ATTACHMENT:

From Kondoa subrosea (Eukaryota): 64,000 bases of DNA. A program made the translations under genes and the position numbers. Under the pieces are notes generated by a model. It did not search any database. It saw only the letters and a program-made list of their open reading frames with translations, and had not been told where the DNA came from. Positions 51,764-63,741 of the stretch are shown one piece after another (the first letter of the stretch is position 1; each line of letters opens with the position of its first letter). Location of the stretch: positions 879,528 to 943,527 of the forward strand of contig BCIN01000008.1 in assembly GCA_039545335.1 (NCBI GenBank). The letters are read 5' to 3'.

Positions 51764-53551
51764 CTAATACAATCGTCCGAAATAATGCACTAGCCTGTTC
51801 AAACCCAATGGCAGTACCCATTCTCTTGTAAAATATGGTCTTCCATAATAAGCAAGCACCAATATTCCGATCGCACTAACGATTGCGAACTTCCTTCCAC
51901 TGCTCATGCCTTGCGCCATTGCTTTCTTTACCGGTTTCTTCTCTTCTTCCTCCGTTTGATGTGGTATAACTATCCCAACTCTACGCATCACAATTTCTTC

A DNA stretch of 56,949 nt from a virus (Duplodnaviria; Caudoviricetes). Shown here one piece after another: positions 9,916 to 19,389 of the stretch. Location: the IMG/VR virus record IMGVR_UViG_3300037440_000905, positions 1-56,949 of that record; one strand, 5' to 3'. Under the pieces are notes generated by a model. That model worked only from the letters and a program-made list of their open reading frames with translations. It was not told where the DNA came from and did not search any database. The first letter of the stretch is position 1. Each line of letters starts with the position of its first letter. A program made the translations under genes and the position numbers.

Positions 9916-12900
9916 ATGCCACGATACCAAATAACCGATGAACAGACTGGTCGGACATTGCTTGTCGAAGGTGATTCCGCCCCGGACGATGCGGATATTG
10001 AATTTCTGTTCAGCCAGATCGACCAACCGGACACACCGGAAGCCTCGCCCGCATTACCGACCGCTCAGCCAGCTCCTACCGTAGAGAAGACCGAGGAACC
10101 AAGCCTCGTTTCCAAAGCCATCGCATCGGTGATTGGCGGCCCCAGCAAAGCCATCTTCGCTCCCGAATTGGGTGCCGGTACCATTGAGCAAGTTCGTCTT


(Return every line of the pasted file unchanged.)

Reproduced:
From Kondoa subrosea (Eukaryota): 64,000 bases of DNA. A program made the translations under genes and the position numbers. Under the pieces are notes generated by a model. It did not search any database. It saw only the letters and a program-made list of their open reading frames with translations, and had not been told where the DNA came from. Positions 51,764-63,741 of the stretch are shown one piece after another (the first letter of the stretch is position 1; each line of letters opens with the position of its first letter). Location of the stretch: positions 879,528 to 943,527 of the forward strand of contig BCIN01000008.1 in assembly GCA_039545335.1 (NCBI GenBank). The letters are read 5' to 3'.

Positions 51764-53551
51764 CTAATACAATCGTCCGAAATAATGCACTAGCCTGTTC
51801 AAACCCAATGGCAGTACCCATTCTCTTGTAAAATATGGTCTTCCATAATAAGCAAGCACCAATATTCCGATCGCACTAACGATTGCGAACTTCCTTCCAC
51901 TGCTCATGCCTTGCGCCATTGCTTTCTTTACCGGTTTCTTCTCTTCTTCCTCCGTTTGATGTGGTATAACTATCCCAACTCTACGCATCACAATTTCTTC

A DNA stretch of 56,949 nt from a virus (Duplodnaviria; Caudoviricetes). Shown here one piece after another: positions 9,916 to 19,389 of the stretch. Location: the IMG/VR virus record IMGVR_UViG_3300037440_000905, positions 1-56,949 of that record; one strand, 5' to 3'. Under the pieces are notes generated by a model. That model worked only from the letters and a program-made list of their open reading frames with translations. It was not told where the DNA came from and did not search any database. The first letter of the stretch is position 1. Each line of letters starts with the position of its first letter. A program made the translations under genes and the position numbers.

Positions 9916-12900
9916 ATGCCACGATACCAAATAACCGATGAACAGACTGGTCGGACATTGCTTGTCGAAGGTGATTCCGCCCCGGACGATGCGGATATTG
10001 AATTTCTGTTCAGCCAGATCGACCAACCGGACACACCGGAAGCCTCGCCCGCATTACCGACCGCTCAGCCAGCTCCTACCGTAGAGAAGACCGAGGAACC
10101 AAGCCTCGTTTCCAAAGCCATCGCATCGGTGATTGGCGGCCCCAGCAAAGCCATCTTCGCTCCCGAATTGGGTGCCGGTACCATTGAGCAAGTTCGTCTT